Slump in diesel demand drives decline in new car sales

New car sales remained stuck in reverse gear last month, with Scottish dealerships suffering more pain than their counterparts south of the Border.

Demand for diesel cars plummeted 21.3% year-on-year in August. Picture: Contributed
Demand for diesel cars plummeted 21.3% year-on-year in August. Picture: Contributed

Industry figures revealed that just over 76,400 cars were registered across the UK in August, down 6.4 per cent on the same month last year. In Scotland, the total fell by 10 per cent to 5,827 vehicles.

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August is traditionally one of the quietest months for showrooms ahead of the September plate change and industry leaders pointed to a likely lift in the months ahead from various scrappage and trade-in incentive schemes introduced recently by car manufacturers such as Vauxhall and Volkswagen.

Some 1.64 million new cars have been sold so far this year UK-wide, a decrease of 2.4 per cent on the same period in 2016.

Sandy Burgess, chief executive of the Scottish Motor Trade Association, said: “Whilst disappointing to see the continuing decline of these results, this is no surprise to us as we have been suggesting that the market will self-adjust throughout the remainder of this year.

“That said, the significant increases in manufacturer support now being experienced will have a very positive effect on the private buyers and may well bring some increase in activity levels within that sector of the market.

“With Scotland having an even split across private and business purchases this in turn could reduce significantly the overall impact of the softening of the market experienced to date.”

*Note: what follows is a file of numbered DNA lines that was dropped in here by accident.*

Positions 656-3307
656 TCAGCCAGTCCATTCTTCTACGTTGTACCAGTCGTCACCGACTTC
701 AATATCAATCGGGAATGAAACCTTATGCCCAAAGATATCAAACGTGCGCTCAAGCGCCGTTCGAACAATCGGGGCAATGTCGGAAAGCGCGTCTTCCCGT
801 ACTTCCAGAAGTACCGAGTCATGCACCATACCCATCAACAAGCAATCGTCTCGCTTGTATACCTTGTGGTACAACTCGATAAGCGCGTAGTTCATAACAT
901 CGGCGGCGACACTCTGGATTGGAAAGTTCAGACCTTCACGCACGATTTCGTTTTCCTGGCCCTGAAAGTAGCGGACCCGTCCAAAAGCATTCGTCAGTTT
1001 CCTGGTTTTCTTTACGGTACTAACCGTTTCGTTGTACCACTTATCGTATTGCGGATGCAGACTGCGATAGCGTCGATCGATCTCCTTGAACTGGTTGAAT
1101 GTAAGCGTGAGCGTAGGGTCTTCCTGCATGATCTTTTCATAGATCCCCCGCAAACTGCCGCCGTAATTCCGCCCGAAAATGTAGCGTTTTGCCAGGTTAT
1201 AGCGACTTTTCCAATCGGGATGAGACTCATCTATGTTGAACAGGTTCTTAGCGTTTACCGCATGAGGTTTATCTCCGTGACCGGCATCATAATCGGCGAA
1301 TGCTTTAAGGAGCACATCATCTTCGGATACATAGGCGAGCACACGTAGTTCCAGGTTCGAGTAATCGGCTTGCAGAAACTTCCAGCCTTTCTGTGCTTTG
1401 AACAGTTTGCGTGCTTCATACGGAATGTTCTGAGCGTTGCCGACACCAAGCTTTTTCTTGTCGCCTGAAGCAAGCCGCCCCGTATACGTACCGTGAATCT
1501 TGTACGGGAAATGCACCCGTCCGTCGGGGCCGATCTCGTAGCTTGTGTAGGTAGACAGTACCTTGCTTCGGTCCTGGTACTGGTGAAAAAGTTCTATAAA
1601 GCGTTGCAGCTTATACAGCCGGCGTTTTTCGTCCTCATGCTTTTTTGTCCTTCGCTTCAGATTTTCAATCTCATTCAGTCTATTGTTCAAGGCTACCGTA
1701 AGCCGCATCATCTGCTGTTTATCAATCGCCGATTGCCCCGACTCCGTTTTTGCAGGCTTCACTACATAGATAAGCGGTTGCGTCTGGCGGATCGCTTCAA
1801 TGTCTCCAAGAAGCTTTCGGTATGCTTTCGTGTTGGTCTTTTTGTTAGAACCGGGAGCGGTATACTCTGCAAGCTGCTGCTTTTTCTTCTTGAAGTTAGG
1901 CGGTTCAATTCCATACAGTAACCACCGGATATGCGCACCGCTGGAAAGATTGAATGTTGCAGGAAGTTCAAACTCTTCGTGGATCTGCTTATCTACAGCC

Mike Hawes, head of the Society of Motor Manufacturers and Traders (SMMT), which complies the figures, added: “August is typically a quiet month for the new car market as consumers and businesses delay purchases until the arrival of the new number plate in September.

“With the new 67-plate now available and a range of new models in showrooms, we anticipate the continuation of what are historically high levels of demand.”

The decline in the UK new car market for a fifth consecutive month is also likely to have been impacted by higher vehicle excise duties, particularly at the upper end of the market.

Demand for diesel cars continued to plummet, down 21.3 per cent year-on-year in August and 11.5 per cent for the first eight months of the year.

Petrol models were up 3.8 per cent last month, while alternatively fuelled vehicles rose 58.3 per cent to achieve a market share of 5.2 per cent.

On Friday, Volkswagen became the latest manufacturer to launch a scrappage scheme offering motorists thousands of pounds if they trade in an old diesel car for a new model.

Alex Buttle, director at car buying comparison website Motorway.co.uk, said: “Diesel continues to have a woeful 2017. Comparing last month to August 2016, the picture is a pretty bleak one, with new car registrations down more than fifth. And the bad news keeps coming.

“Nearly every major car brand has announced their own diesel car scrappage schemes over the past few months. It’s unlikely to instil too much confidence in consumers to buy diesel when they see how little faith the manufacturers themselves have in diesel motors.”

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